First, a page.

Nine months into Russian President Vladimir Putin’s war in Ukraine, the damage done to the world’s 11th-largest economy is extensive. Leading Russian banks have been cut out of the global financial system, some $300 billion of central bank reserves are frozen, and hundreds of foreign companies have departed. Parts shortages have hobbled the auto industry and threaten commercial aviation. In the wake of Putin’s mobilization order, tens of thousands of young workers have fled the country. An OECD forecast released last week projects Russia’s economy will contract by 5.6% in 2023.
The economic punishment inflicted on Russia hasn’t stopped the pummeling of Ukraine. But sanctions have weakened Russia’s standing as a world power, dissuaded ostensibly impartial nations from aligning with its government and sowed doubts about Putin’s leadership among Russian elites. Convincing them to press for an end to the war will require the U.S. and Europe to tighten the squeeze even more.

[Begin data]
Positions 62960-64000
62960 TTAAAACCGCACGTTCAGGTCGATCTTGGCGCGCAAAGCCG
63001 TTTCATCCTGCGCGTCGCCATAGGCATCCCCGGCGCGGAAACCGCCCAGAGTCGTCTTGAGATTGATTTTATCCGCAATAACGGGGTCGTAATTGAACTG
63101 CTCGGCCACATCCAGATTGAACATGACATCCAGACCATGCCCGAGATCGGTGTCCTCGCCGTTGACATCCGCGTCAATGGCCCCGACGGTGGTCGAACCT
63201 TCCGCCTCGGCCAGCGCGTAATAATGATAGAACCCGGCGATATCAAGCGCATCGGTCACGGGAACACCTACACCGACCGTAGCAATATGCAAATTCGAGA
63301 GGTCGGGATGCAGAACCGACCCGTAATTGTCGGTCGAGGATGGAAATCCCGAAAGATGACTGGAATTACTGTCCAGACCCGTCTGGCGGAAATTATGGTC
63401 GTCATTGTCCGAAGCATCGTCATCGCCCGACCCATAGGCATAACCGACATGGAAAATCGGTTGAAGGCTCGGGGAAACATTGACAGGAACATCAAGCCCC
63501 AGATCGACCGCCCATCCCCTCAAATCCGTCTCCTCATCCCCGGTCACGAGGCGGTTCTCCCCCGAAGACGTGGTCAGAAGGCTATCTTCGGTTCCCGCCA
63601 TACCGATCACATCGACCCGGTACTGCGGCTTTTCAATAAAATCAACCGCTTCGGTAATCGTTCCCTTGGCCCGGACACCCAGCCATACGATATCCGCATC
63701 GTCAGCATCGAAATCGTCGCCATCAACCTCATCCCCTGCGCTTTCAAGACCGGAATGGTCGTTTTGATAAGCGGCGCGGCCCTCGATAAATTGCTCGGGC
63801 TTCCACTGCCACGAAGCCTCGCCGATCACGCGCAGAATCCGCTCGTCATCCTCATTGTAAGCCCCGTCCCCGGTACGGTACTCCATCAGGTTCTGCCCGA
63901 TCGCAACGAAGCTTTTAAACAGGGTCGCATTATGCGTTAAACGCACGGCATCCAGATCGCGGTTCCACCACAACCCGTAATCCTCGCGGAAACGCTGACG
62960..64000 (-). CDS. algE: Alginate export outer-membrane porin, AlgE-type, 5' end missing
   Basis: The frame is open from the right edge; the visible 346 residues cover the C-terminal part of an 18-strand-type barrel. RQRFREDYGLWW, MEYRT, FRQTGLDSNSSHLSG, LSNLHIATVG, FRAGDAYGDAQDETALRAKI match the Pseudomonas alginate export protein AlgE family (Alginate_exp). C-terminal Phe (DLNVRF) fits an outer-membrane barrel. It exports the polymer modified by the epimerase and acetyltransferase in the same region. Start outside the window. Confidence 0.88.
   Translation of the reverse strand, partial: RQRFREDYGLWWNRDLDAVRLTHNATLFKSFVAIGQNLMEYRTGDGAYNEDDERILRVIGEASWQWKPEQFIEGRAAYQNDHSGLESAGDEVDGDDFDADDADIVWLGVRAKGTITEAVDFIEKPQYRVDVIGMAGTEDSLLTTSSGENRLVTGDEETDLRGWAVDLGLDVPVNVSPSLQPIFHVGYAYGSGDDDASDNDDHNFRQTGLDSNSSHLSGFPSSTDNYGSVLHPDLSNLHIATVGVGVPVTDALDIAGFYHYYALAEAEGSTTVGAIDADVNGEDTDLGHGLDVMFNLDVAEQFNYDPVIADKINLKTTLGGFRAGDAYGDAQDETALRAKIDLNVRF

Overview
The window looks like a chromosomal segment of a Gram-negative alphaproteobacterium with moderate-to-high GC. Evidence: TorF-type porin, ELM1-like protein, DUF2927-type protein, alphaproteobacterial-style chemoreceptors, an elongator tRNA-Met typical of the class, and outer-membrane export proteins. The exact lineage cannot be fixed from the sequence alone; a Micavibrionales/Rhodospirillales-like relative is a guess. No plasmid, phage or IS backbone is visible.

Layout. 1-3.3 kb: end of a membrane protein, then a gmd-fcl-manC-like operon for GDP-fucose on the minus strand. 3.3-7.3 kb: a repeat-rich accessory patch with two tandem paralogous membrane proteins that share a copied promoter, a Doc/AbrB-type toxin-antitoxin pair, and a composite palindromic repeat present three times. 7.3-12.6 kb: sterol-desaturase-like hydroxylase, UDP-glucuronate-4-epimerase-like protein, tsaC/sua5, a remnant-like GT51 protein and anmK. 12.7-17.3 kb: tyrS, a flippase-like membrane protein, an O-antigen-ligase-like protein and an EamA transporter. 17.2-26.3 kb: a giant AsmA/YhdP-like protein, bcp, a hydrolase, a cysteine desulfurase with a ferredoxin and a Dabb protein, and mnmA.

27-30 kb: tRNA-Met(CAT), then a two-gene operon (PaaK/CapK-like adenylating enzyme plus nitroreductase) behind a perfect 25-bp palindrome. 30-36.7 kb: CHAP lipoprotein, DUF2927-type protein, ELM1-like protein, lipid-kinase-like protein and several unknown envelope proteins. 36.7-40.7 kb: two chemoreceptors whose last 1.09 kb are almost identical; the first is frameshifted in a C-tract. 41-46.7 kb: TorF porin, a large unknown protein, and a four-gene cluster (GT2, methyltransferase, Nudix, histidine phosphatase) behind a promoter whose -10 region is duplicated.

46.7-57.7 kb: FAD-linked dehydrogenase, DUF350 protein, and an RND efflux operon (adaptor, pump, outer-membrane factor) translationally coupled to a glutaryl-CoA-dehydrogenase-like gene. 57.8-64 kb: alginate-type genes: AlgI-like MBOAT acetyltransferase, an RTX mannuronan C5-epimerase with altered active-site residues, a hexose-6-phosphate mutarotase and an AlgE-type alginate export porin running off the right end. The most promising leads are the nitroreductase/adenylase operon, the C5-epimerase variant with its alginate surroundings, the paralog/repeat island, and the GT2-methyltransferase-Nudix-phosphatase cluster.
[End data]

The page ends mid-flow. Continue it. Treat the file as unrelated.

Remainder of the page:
Since February, sanctions have raised the costs of the war, by reducing Moscow’s ability to buy what it needs, while making the market perilous for outsiders. China, India and Turkey are importing Russian crude, but at a steep discount, and Russia has struggled to redirect gas exports once bound for Europe. Russia’s imports of technology it needs to sustain its war machine — let alone spark future innovation — have been effectively cut off for months. Never mind that what it can buy, when it comes to electronics components, is now often faulty. Moscow will adapt, but not swiftly.